In recognition of the burgeoning NFT market, China in January launched its first national digital asset workplace. Unsurprisingly, it includes a heavy state presence. Two of its three operators are state-backed, China Technology Exchange and Art Exhibitions China, while Huban Digital is a private company. It will also be used to trade digital copyrights and property rights as well as collectibles.
Great Firewall 3.0
Given the heavy government intervention in China’s NFT ecosystem, the market will likely develop in a very different manner than elsewhere. To that end, He Yifan, chief executive officer of the Hong Kong-based tech firm Red Date, a founding member of BSN, told PingWest in September 2022 that he expects “billions of DDCs issued annually in China in the future. The biggest market for DDCs lies in certificate and account management for all types of businesses.”
Beijing’s unwillingness to allow the integration of its NFT ecosystem with the much larger decentralized global version, and its continuing opposition to cryptocurrency, suggests it plans to develop a self-contained Web3 as it has done for the first and second iterations of the internet. The Chinese government will pick and choose the aspects of this next-generation internet that it wants to adopt, while rejecting those it sees as problematic. While in earlier versions of the internet the primary problem was how the technologies represented a perceived threat to social stability and government control, this time there are genuine risks to the financial system to consider as well.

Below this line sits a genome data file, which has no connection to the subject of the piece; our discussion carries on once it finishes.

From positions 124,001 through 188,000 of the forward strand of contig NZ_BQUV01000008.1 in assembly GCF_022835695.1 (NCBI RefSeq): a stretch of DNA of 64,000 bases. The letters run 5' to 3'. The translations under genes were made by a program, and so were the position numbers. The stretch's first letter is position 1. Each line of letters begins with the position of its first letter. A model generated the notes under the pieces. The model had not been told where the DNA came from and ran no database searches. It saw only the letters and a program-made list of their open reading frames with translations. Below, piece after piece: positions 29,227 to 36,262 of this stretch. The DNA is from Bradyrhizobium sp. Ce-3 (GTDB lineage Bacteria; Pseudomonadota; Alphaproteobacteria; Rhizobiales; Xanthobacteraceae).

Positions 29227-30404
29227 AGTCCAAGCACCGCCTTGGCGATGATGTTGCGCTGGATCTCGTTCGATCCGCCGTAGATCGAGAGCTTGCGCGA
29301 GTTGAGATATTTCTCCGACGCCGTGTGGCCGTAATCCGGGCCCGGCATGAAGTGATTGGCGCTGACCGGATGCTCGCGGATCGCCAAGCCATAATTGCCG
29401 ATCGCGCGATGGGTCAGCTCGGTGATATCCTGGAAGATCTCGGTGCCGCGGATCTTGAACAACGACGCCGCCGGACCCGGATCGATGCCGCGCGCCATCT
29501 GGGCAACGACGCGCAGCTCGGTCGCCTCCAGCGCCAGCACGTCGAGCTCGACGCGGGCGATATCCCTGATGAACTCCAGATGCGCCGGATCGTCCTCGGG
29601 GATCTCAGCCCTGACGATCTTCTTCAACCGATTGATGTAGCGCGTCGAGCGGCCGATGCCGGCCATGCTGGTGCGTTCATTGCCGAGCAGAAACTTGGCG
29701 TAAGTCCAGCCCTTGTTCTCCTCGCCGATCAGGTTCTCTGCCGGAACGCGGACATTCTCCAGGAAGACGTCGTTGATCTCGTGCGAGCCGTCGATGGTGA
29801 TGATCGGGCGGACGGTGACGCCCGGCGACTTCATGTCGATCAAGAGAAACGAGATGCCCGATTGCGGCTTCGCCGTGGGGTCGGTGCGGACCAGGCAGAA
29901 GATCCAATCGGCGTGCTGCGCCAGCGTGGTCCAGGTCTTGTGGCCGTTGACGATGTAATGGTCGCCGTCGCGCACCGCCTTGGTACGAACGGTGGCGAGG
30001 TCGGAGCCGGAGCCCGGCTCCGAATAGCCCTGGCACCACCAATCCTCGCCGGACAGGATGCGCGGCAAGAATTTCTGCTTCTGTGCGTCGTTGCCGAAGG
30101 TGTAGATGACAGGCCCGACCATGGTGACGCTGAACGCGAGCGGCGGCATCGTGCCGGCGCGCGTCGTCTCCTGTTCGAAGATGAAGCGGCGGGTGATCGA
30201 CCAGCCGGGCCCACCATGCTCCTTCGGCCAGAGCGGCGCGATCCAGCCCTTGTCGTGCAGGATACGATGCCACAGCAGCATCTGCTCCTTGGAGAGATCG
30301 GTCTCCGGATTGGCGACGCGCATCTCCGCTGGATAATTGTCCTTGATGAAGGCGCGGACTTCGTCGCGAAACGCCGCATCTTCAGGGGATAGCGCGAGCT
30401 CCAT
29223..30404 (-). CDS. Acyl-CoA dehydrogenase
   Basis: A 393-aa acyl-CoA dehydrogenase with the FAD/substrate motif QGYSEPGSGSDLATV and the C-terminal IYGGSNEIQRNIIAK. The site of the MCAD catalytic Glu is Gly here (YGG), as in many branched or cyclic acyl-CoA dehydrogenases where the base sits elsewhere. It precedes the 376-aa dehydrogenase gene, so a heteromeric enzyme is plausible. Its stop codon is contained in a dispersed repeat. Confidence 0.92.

Just like with Web 1.0 and 2.0, China’s preference for its own unique version of the next-generation internet will come at the expense of certain things – though the potential to reach economies of scale in the enormous domestic market could attract a huge amount of investor interest.
“Great creator artists, they will come to like the real Web3 because it is what they really stand for and there also is a global market,” Qinwen Wang, China community leader at blockchain project PolkadotDOT 0.0%, told CoinDesk in a September 2022 interview.
Empowering The Private Sector
The key for Web3 in China to thrive is not so much relenting on opposition to crypto – we think China can probably ultimately work around that – but to empower the country’s dynamic private sector to lead the way. We need only look at the results when companies such as Alibaba and Tencent were given space to develop – world-leading e-commerce and fintech innovation, for instance, to see how such an approach can bear fruit.
However, if Beijing chooses to rely on state-owned companies to spearhead its push into Web3, the results may disappoint. The government should focus on establishing the regulatory bottom lines and let the private sector figure out the best business models.
And when it comes to regulations, greater clarity would be highly beneficial. Given how China suddenly cracked down on cryptocurrency in late 2017, there are concerns the same thing could happen with Web3 and NFTs in particular.
Absent a clear policy stance on Web3 technologies, uncertainty will pervade, which could eventually stymie market growth.